• Rae
    2019-06-11 01:01

    The author interviewed German Jews and German non-Jews regarding the political atmosphere in their country during WW2. He asked them specifically how much they knew about the death camps and at what point they found out about them. His conclusions are that many German citizens knew about the camps and a)felt helpless to do anything or b)were too frightened for their own lives or c)thought it couldn't be as bad as people said or d)left it in governmental hands. This book was darkly informative...and important since more and more eyewitnesses are dying of old age. Soon no one will be left to witness other than by camera and text. An important oral history work.

  • Sydney
    2019-06-12 04:14

    The authors of this book sought to answer the question of what Germans, both Jews and non-Jews, knew about the mass murder of Jews during World War II. They based their findings on a questionnaire they distributed to Holocaust survivors and Germans who live in Germany from the early 1930s - 1945. I didn't think this book was all that enlightening. I studied a lot about the Holocaust in college so maybe my expectations were high, but I had already heard about most of their findings. Also, the number of people who filled out the questionnaire was relatively small - about 100 individuals or so, so I didn't really trust their conclusions anyhow.

  • Virginia Messina
    2019-06-13 23:08

    This series of interviews with people who came of age during the Holocaust in Germany seeks to reveal what people really knew about the treatment of Jews, concentration camps and mass murder. Interviewees are Jewish and non-Jewish Germans. Other than a description of study design, there is no text other than the interviews. It's densely packed with memories of a great variety of experiences from that time and some fascinating perspectives.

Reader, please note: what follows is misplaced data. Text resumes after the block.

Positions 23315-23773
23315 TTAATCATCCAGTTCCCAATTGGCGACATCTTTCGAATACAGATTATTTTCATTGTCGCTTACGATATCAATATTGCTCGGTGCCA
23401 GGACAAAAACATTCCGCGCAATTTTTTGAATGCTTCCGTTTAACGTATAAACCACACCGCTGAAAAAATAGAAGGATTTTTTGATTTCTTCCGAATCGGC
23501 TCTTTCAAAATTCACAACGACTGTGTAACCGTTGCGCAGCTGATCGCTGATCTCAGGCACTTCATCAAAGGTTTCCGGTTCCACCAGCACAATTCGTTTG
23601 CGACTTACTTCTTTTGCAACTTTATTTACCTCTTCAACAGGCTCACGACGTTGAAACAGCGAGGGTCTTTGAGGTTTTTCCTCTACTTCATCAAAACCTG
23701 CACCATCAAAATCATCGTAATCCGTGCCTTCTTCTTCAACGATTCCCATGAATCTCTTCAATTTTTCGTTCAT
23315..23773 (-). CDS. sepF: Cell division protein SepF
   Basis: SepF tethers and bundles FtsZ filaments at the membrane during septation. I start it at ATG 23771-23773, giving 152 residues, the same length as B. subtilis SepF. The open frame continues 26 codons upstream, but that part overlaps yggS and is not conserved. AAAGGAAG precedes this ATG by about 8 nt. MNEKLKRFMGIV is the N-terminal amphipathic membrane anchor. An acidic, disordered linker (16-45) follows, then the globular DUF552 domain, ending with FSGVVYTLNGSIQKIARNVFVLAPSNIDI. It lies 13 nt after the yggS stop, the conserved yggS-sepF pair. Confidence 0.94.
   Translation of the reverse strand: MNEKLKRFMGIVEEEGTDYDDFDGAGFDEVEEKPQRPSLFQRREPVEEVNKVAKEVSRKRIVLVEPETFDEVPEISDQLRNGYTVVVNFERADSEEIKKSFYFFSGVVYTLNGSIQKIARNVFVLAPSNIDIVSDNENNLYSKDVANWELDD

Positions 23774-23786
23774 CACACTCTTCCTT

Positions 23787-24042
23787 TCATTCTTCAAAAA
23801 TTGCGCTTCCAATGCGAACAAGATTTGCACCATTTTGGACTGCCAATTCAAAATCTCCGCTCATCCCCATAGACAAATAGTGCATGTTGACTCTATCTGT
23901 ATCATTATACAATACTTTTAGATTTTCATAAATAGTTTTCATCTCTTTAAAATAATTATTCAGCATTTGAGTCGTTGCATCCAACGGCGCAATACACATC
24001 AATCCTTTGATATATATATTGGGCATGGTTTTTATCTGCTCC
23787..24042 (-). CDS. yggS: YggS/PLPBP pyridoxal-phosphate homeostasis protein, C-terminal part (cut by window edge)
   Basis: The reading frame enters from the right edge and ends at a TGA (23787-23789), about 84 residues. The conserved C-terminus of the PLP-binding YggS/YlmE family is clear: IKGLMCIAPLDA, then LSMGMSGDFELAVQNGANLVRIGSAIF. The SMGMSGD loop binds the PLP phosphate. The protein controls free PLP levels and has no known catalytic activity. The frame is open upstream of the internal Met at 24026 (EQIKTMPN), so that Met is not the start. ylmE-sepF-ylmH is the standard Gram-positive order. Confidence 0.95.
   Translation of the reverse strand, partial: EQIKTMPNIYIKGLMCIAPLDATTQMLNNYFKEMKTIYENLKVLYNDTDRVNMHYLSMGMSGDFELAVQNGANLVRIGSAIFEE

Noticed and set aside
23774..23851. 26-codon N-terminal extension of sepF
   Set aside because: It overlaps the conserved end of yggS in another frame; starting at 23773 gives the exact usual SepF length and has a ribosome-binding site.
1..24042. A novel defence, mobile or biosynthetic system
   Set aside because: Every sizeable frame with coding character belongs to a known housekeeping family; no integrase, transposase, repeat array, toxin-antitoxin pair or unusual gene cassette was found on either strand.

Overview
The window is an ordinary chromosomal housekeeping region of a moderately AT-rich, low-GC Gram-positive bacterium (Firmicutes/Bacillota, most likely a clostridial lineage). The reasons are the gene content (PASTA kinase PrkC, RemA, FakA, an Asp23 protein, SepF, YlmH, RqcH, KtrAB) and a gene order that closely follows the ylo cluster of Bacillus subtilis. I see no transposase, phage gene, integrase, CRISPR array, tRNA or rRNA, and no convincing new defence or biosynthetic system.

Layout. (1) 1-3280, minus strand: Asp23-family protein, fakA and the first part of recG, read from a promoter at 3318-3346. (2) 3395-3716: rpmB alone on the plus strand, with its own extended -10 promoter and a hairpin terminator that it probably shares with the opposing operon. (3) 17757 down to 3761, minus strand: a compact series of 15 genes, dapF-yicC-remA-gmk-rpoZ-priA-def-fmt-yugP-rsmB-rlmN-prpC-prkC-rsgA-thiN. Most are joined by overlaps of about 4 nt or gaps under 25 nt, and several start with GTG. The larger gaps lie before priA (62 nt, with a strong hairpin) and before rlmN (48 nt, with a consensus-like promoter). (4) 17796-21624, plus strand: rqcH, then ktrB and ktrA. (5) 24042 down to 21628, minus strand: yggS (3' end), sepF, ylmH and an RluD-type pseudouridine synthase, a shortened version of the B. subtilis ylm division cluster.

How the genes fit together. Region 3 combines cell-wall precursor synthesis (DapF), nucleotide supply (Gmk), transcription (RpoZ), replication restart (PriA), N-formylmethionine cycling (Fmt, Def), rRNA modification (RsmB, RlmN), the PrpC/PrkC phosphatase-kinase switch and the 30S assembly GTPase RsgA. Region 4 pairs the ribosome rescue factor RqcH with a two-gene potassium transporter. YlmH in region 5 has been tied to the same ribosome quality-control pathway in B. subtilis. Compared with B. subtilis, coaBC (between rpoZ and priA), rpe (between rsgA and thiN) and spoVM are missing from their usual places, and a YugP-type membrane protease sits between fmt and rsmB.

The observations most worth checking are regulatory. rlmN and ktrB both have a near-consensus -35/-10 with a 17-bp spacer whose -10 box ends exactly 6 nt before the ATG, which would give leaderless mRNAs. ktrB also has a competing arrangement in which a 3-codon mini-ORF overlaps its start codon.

• Kevin
    2019-05-29 03:50

    The horrors of the Nazi regime and the Holocaust still present some of the most disturbing questions in modern history: Why did Hitler's party appeal to millions of Germans, and how entrenched was anti-Semitism among the population? How could anyone claim, after the war, that the genocide of Europe's Jews was a secret? Did ordinary non-Jewish Germans live in fear of the Nazi state? "What We Knew" gives first hand accounts to try to answer these questions.

  • Christine
    2019-06-15 23:03

    This book affected me so profoundly, I could hardly come up for air. It revealed the darkest sides of human nature and society. This is a compilation of some of the most harrowing interviews conducted 40-50 years after WW2, when those who experienced it firsthand (whether as an ordinary German or Jew) have fewer reservations about sharing their memories. It will change your perspective and challenge your preconceptions about civilization, tolerance, and intolerance.

  • Laura Cushing
    2019-05-25 03:17

    Interviews with ordinary German citizens about their experiences in WWII, in particular as relates to the holocaust. I've been reading this book a few stories at a time for over a year now. Powerful, powerful first hand accounts. Something I can only get through a few of at a sitting- there's so much information, and so much emotional impact to most of them.

  • Emily
    2019-06-18 01:56

    An amazingly well-researched and carefully articulated study of what ordinary Germans, Jewish and non-Jewish, knew about the Holocaust, as well as when and how they found out. Based on very careful surveys, it includes lengthy quotes from the surveys and interviews. Fascinating, detailed and thoughtful.

  • Kathleen
    2019-05-18 22:59

    Typical fare. The horrors perpatrated so not compare with the Cambodian Pol Pot genocides or Congo atocites. Why do we continue to think the jews have had it the worst in History? Confusing. I read history and cannot understand why we only count Hitler as a nonster when we have had so many in the 20th century that were worse and killed more??